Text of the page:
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10-52 The Case of Independent Random Variables with Weights: For independent random variables, X 1, X 2, …, X n, with respective weights 1, 2, …, n, the expected value for the sum, is given by: E( 1 X 1 + 2 X 2 + … + n X n ) = 1 E(X 1 ) + 2 E(X 2 )+ … + n E(X n ) For independent random variables, X 1, X 2, …, X n, with respective weights 1, 2, …, n, the variance for the sum, is given by: V( 1 X 1 + 2 X 2 + … + n X n ) = 1 2 V(X 1 ) + 2 2 V(X 2 )+ … + n 2 V(X n ) The Case of Independent Random Variables with Weights: For independent random variables, X 1, X 2, …, X n, with respective weights 1, 2, …, n, the expected value for the sum, is given by: E( 1 X 1 + 2 X 2 + … + n X n ) = 1 E(X 1 ) + 2 E(X 2 )+ … + n E(X n ) For independent random variables, X 1, X 2, …, X n, with respective weights 1, 2, …, n, the variance for the sum, is given by: V( 1 X 1 + 2 X 2 + … + n X n ) = 1 2 V(X 1 ) + 2 2 V(X 2 )+ … + n 2 V(X n ) 10-12 Linear Composites of Dependent Random Variables

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10-53 The covariance between two random variables X 1 and X 2 is given by: Cov(X 1, X 2 ) = E{[X 1 – E(X 1 )] [X 2 – E(X 2 )]} A simpler measure of covariance is given by: Cov(X 1, X 2 ) = SD(X 1 ) SD(X 2 ) where is the correlation between X 1 and X 2. The covariance between two random variables X 1 and X 2 is given by: Cov(X 1, X 2 ) = E{[X 1 – E(X 1 )] [X 2 – E(X 2 )]} A simpler measure of covariance is given by: Cov(X 1, X 2 ) = SD(X 1 ) SD(X 2 ) where is the correlation between X 1 and X 2. Covariance of two random variables X 1 and X 2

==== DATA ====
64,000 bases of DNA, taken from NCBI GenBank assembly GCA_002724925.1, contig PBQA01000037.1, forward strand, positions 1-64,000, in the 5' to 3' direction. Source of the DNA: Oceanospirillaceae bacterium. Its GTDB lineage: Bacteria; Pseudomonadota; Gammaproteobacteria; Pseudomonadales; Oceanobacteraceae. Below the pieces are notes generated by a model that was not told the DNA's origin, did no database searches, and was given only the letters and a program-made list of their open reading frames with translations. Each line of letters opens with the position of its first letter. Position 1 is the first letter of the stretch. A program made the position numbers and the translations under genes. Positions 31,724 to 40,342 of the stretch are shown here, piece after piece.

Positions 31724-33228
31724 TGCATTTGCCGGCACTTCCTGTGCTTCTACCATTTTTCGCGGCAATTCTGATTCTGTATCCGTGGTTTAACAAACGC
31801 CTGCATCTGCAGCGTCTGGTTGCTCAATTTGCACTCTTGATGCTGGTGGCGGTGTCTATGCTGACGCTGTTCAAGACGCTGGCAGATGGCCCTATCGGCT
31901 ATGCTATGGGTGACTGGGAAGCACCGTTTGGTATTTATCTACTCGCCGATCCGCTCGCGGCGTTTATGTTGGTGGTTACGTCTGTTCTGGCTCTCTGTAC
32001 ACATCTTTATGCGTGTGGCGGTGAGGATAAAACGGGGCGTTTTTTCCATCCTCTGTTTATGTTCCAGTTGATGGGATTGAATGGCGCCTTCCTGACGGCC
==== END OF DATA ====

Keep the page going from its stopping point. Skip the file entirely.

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10-54 The Case of Dependent Random Variables with Weights: For dependent random variables, X 1, X 2, …, X n, with respective weights 1, 2, …, n, the variance for the sum, is given by: V( 1 X 1 + 1 X 2 + … + n X n ) = 1 2 V(X 1 ) + 2 2 V(X 2 )+ … + n 2 V(X n ) + 2 1 2 Cov(X 1, X 2 ) + … + 2 n-1 n Cov(X n-1, X n ) The Case of Dependent Random Variables with Weights: For dependent random variables, X 1, X 2, …, X n, with respective weights 1, 2, …, n, the variance for the sum, is given by: V( 1 X 1 + 1 X 2 + … + n X n ) = 1 2 V(X 1 ) + 2 2 V(X 2 )+ … + n 2 V(X n ) + 2 1 2 Cov(X 1, X 2 ) + … + 2 n-1 n Cov(X n-1, X n ) 10-12 Linear Composites of Dependent Random Variables